Sepoy Rebellion – Sepoy Mutiny - Indian Rebellion of 1857
The Indian Rebellion began in 1857 and soon turned into a full-scale Anglo-Indian war. Several
decades of rule by the British East India Company and the persistence of Christian missionaries had
created deep concern among many Indians that the British intended to completely undermine
traditional social systems. In this context of unease, the East India Company's betrayal of its princely
allies and the insensitivity of British Army commanders to Indian religious and social conventions
were the immediate causes of the uprising.
The rebellion began as a mutiny among the sepoys. The British Indian Army had 40,000 British
soldiers and 232,000 Indian sepoys who maintained order in the empire. When the army command
introduced the new Enfield rifle, it required the soldiers to bite off the end of cartridges that were
lubricated with a mixture of beef and pork lard. Having oral contact with this substance was offensive
to both Hindu and Muslim, but the British showed remarkable insensitivity in severely punishing those
sepoys who refused to violate religious restrictions and bite the cartridges, thereby infuriating the
Beginning with a mutiny at Meerut on May 10, 1857, the rebellion spread to Delhi, which was
liberated from the British on May 11. The greatest centers of revolt were in the Gangetic Plain at
Delhi, Lucknow, and Cawnpore, with portions of Deccan and Punjab joining the rebellion. Though the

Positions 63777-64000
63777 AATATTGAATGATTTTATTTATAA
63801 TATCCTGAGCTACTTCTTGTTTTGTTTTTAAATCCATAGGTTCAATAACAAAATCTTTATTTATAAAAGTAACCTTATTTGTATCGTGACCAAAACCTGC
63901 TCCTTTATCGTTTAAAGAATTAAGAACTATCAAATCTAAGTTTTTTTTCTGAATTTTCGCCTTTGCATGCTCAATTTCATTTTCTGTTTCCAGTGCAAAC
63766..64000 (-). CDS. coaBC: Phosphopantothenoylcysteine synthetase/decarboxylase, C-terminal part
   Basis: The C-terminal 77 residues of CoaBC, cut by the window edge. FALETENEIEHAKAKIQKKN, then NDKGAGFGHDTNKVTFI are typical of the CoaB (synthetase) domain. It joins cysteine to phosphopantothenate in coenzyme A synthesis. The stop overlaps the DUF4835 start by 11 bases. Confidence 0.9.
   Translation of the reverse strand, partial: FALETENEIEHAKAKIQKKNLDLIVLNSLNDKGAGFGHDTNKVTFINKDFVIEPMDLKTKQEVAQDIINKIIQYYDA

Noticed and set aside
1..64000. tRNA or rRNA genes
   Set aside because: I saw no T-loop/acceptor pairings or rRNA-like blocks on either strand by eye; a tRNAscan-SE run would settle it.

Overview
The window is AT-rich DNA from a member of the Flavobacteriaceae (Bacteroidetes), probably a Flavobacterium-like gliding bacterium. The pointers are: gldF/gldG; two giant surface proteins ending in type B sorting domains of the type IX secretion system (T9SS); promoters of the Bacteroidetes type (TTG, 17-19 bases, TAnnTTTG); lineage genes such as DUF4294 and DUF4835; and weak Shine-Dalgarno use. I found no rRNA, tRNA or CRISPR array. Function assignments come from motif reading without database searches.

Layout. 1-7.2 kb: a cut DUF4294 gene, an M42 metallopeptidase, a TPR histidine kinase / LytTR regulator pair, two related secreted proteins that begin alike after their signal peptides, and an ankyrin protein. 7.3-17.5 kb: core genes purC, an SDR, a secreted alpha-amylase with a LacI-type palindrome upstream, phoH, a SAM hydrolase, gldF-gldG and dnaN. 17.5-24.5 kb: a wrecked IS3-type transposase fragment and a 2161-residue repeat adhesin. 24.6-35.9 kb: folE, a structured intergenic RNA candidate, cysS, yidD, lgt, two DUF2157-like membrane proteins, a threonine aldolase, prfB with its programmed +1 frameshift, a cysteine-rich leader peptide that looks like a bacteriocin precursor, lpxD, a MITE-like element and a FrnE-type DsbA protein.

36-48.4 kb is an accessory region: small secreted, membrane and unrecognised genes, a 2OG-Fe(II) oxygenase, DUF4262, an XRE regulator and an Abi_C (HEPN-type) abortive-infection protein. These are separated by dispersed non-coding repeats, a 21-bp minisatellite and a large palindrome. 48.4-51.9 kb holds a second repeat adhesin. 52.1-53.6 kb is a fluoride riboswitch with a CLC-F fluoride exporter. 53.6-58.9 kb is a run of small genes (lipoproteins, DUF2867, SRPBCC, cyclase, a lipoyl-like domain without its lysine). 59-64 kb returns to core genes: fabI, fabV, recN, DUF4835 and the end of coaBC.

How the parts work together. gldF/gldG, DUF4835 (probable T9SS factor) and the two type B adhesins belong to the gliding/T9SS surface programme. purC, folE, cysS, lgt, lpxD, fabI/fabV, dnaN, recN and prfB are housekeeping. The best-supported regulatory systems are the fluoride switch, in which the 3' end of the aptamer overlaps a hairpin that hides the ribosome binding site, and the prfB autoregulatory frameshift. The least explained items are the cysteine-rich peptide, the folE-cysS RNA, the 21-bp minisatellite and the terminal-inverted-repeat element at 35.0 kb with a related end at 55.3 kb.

military mutiny was accompanied by widespread rural rebellion, the British government strongholds of
Calcutta, Bombay, and Madras were not threatened. Delhi was recaptured by the British in
September 1857, but war raged over northern and central India until 1858. Unbelievable atrocities
were committed by both sides, and British racism became much more pronounced. Peace was
proclaimed in July 1858, though Lakshmi Bai and Nana Sahib held out longer than that.
The Indian Rebellion destroyed the rule of the East India Company; the British Crown assumed direct
control of the colony and eventually entertained certain reforms that gave greater voice to Indians in
the government. The rebellion also convinced most Indians that the past could not be restored nor the
British easily ejected from the subcontinent.
Chattopadhyaya, Haraprasad, The Sepoy Mutiny, 1857: A Social Study and Analysis, 1957; Hibbert, Christopher, The Great
Mutiny: India, 1857, 1978; Pemble, John, The Raj, the Indian Mutiny and the Kingdom of Oudh 1801-1859, 1977; Robinson,
Jane, Angels of Albion: Women of the Indian Mutiny, 1997; Watson, Bruce, The Great Indian Mutiny: Colin Campbell and the
Campaign at Lucknow, 1991.
CITATION: MLA STYLE
"Indian Rebellion of 1857." World History: The Modern Era. ABC-CLIO, 2010. Web. 9 Feb. 2010. <http://www.worldhistory.abc-